President’s Message

Posted on Nov 3, 2020 in President's Message | 0 comments

This month I would like to try something different.

We are a big medical center with a lot of doctors, and some members of the medical staff I just don’t regularly encounter through my clinical practice as an emergency physician. I’m sure that some of you feel similarly in your daily practice, and as such, I am starting an interview series: “An evening with one of your Summit Medical Staff.”

I would like to start this series with a colleague that to this date I have only met through meetings, but who continually impresses me with the deftness of his comments and his appreciation of the intricacies of other specialties. Not to mention that he is the hippest dressed doctor at Summit!

Sebastian Sasu, MD, chair of Pathology.

Me: “Thanks for giving me some time this evening Sebastian. I know you have a busy schedule, so I appreciate you allowing me to intrude.

SS: Any time for you, Jeff.

Me: So I wanted to do this so that we can learn a little more about you. What made you choose to be a pathologist? We used to have a running joke in my med school that pathologists like dead people…

SS: So, this is going to sound really weird, but the reason I chose pathology is because I like to have the last say. (laughter ensues) We used to go to these multispecialty conferences, the internal medicine doctor would stand up and present the case, and they would tell us all about the patient and how he came in, and then they would say that they got all these radiology studies done, and then he would turn to the radiologist, who would stand up and say “oh, we did these studies and we found this really weird mass, and then we did a biopsy of it.” And then everybody would turn to the pathologist and ask, “what did this patient have?” There is definitely a satisfaction to figuring out what is going on.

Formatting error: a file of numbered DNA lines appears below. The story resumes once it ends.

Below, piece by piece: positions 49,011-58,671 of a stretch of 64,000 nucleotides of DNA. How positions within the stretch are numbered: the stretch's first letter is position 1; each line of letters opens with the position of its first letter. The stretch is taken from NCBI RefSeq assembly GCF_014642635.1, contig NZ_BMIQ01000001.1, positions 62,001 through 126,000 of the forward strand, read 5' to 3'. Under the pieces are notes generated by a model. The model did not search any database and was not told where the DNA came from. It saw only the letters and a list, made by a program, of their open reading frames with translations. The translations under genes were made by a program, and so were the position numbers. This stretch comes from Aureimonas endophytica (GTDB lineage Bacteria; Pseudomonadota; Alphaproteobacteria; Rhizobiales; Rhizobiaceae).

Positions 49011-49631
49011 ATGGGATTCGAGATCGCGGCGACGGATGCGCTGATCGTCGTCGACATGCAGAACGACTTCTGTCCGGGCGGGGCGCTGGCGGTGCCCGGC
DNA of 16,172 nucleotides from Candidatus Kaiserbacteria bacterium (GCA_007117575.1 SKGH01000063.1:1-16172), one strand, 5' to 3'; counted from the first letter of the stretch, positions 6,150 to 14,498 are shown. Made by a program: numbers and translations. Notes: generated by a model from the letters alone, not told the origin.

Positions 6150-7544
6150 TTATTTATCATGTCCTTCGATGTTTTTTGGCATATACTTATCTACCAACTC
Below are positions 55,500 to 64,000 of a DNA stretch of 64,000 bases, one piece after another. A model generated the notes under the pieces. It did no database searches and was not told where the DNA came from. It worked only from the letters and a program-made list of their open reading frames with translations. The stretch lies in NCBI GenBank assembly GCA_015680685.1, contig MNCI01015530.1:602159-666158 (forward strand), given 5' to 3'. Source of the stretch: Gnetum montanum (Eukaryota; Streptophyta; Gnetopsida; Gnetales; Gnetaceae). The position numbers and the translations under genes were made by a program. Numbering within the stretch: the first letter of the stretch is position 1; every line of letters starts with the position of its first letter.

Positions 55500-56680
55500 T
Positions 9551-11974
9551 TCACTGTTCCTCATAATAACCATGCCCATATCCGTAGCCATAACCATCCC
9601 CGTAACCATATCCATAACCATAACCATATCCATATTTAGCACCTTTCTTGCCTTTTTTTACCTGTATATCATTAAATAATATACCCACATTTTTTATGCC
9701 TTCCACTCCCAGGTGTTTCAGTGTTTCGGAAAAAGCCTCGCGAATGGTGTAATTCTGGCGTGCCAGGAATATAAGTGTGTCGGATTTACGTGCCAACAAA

Me: If you were not a doctor, what would you be?

SS: A journalist. I’ve always wanted to be a journalist. I’ve always wanted to travel to these fantastic places and cover amazing stories. That sense of get up and go and adventure has always been very enticing.

Me: I know you spent some time practicing in LA. Let’s get down to brass tax, are you an LA or NY guy, or has the Bay area stolen your heart?

SS: That’s a hard answer. I spent some time on the east coast, in Boston, and when I was there, I was a Boston guy, then when I moved to LA, I was still a Boston guy living in LA. But then I spent so much time in LA that I ended up being an LA guy. And then my wife pried me away from that, kicking and screaming, and moved us to the Bay Area. And you know, it was a process, people talk about the difference between Southern California and Northern California, and it’s there. The thing I liked about LA, and what I miss about it, is that there’s a lot more ritz, than there is in the Bay Area.

Me: What’s the rest of the pathology department like? Are they as cool as you? I envision you all sitting around drinking absinthe… or maybe that’s toxicology folks.

SS: Probably not, but about half of the department is as cool if not cooler than I am. You know I’ve been encouraging everybody to be more interactive and show their face more, but believe it or not, we have a lot of clinicians, different specialties come by the pathology department and interact with us. Medicine has changed a lot, in the last 5-10 years. It used to be that certain clinicians that we interact with quite a lot would be in our office everyday looking with us at slides, getting to understand the subtleties of when we make a diagnosis. Like what the gray zones are, what the comfort level was at making a diagnosis.